PUBLISHED: 16:49 EST, 7 August 2012 | UPDATED: 21:02 EST, 7 August 2012
Executed: Marvin Wilson, was killed by lethal injection Tuesday evening. Wilson, who had an IQ of 61, said: ‘Give mom a hug for me and tell her that I love her,¿ as he died
Texas authorities executed Marvin Wilson on Tuesday night after his attorneys failed to convince the U.S Supreme Court that his IQ of 61 made him too mentally impaired to qualify for the death penalty.
Marvin Wilson, 54, was sentenced to death for killing a police informant two decades ago. The high court denied his request for a stay of execution less than two hours before his lethal injection was scheduled to begin.
As he died in front of gathered family members he cried out his final words: ‘Give mom a hug for me and tell her that I love her.’
He continued, ‘Take me home, Jesus. Take me home, Lord. I ain’t left yet, must be a miracle. I am a miracle.’ He was declared dead at 6.27pm local time.
In their appeal to the high court, defense attorneys pointed to a psychological test conducted in 2004 that pegged Wilson’s IQ at 61, below the generally accepted minimum competency standard of 70. But lower courts agreed with state attorneys, who argued that Wilson’s claim was based on a single test that may have been faulty and that his mental impairment claim isn’t supported by other tests and assessments of him over the years.
Lead defense attorney Lee Kovarsky said he was ‘gravely disappointed and saddened’ by Tuesday’s ruling, calling it ‘outrageous that the state of Texas continues to utilize unscientific guidelines … to determine which citizens with intellectual disability are exempt from execution.’
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Convicted: Wilson was found guilty of the 1992 murder of a drug informant along with a second man who escaped with a life sentence
Wilson was convicted of murdering 21-year-old Jerry Williams in November 1992, several days after police seized 24 grams of cocaine from Wilson’s apartment and arrested him.
Witnesses testified that Wilson and another man, Andrew Lewis, beat Williams outside of a convenience store in Beaumont, about 80 miles east of Houston. Wilson, who was free on bond, accused Williams of snitching on him about the drugs, they said.
Witnesses said the Wilson and Lewis then abducted Williams, and neighborhood residents said they heard a gunshot a short time later. Williams was found dead on the side of a road the next day, wearing only socks. He had been severely beaten and shot in the head and neck at close range.
Wilson was arrested the next day when he reported to his parole officer on a robbery conviction for which he served less than four years of a 20-year prison sentence. It was the second time he had been sent to prison for robbery.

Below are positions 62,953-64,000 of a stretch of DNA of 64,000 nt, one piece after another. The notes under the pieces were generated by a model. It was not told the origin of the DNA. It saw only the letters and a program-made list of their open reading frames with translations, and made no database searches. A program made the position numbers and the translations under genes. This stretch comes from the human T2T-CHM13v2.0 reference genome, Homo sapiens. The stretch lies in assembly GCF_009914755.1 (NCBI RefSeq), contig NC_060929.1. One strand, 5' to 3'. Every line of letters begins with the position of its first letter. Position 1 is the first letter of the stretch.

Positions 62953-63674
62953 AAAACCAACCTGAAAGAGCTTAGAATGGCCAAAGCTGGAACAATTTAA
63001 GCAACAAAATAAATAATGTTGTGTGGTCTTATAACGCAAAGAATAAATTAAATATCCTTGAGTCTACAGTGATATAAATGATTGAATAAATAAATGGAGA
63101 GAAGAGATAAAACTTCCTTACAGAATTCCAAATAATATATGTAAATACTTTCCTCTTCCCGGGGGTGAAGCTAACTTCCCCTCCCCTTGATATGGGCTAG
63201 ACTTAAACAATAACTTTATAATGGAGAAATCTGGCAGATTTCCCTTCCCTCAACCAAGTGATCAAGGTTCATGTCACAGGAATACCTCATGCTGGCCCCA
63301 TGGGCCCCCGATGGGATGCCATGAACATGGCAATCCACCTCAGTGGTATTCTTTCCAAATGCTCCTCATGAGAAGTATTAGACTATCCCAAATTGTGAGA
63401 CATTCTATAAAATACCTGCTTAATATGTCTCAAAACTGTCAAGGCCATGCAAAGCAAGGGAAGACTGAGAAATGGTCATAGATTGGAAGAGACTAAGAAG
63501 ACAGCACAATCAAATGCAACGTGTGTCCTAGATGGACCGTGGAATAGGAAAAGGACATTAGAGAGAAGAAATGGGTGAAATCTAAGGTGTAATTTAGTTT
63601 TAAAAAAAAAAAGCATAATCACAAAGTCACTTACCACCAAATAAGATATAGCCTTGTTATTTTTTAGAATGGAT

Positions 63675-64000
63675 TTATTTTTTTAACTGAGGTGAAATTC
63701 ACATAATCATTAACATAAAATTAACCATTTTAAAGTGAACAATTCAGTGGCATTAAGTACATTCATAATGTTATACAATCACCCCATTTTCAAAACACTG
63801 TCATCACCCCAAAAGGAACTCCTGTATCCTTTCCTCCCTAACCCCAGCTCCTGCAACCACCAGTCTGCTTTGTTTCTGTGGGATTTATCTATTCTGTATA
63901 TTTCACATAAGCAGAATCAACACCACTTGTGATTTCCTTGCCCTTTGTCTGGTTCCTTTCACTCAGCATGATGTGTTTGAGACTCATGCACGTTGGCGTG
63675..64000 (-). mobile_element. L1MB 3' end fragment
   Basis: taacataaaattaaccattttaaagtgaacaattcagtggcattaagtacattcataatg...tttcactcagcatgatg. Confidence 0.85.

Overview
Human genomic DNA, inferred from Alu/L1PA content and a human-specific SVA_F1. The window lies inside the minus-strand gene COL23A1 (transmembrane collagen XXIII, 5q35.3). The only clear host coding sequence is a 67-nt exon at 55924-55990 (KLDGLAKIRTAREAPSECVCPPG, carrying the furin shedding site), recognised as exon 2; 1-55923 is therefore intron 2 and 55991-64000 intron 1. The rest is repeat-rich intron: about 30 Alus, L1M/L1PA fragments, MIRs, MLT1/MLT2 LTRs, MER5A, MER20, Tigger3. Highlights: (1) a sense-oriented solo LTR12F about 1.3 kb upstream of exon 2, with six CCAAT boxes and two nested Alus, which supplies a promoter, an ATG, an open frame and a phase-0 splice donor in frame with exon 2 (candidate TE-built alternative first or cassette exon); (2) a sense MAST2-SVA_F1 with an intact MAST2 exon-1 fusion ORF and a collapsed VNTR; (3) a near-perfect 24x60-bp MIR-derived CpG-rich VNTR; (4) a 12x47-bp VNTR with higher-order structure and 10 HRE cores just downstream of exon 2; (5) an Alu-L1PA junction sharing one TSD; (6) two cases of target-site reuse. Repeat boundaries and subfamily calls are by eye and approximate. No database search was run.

At Wilson’s capital murder trial, Lewis’ wife testified Wilson confessed to the killing in front of her, her husband and his own wife.
‘Don’t be mad at Andrew because Andrew did not do it,’ Lewis’ wife said Wilson told them. ‘I did it.’
Lewis received a life prison term for his involvement.
In Wilson’s Supreme Court appeal, lead lawyer Lee Kovarsky says Wilson’s language and math skills ‘never progressed beyond an elementary school level,’ that he reads and writes below a second-grade level and that he was unable to manage his finances, pay bills or hold down a job.
In its 2002 ruling outlawing the execution of the mentally impaired, the Supreme Court left it to states to determine what constitutes mental impairment.
Kovarsky argues that Texas is trying to skirt the ban by altering the generally accepted definitions of mental impairment to the point where gaining relief for an inmate is ‘virtually unobtainable.’
State attorneys say the court left it to states to develop appropriate standards for enforcing the ban and that Texas chose to incorporate a number of factors besides an inmate’s IQ, including the inmate’s adaptive behavior and functioning.
Defence: Held in a Livington jail in Texas, Wilson’s death sentence has many angered politicians and human activists who source a U.S. Supreme Court decision that outlaws the execution of those found mentally impaired. Defense attorneys pointed to a psychological test conducted in 2004 that pegged Wilson’s IQ at 61, below the generally accepted minimum competency standard of 70
Edward Marshall, a Texas assistant attorney general, said records show Wilson habitually gave less than full effort and ‘was manipulative and deceitful when it suited his interest,’ and that the state considered his ability to show personal independence and social responsibility in making its determinations.
‘Considering Wilson’s drug-dealing, street-gambler, criminal lifestyle since an early age, he was obviously competent at managing money, and not having a 9-to-5 job is no critical failure,’ Marshall said. ‘Wilson created schemes using a decoy to screen his thefts, hustled for jobs in the community, and orchestrated the execution of the snitch, demonstrating inventiveness, drive and leadership.’
Wilson’s lawyers also argued that additional DNA tests should be conducted on a gray hair from someone white that was found on Williams’ body, suggesting someone else killed him. Wilson, Williams and Lewis are black.
Denied: The high court denied Wilson’s request for a stay of execution less than two hours before his lethal injection was scheduled to begin
Ed Shettle, the Jefferson County assistant district attorney who prosecuted Wilson, dismissed the theory of another killer as a ‘red herring.’
‘There was some testimony Marvin said: `We’re going to show you what happens to snitches around here,’ Shettle said.
At least seven other prisoners in the nation’s most active death penalty state have execution dates in the coming months, including one later this month.
Wilson would be the seventh person executed by lethal injection in Texas this year.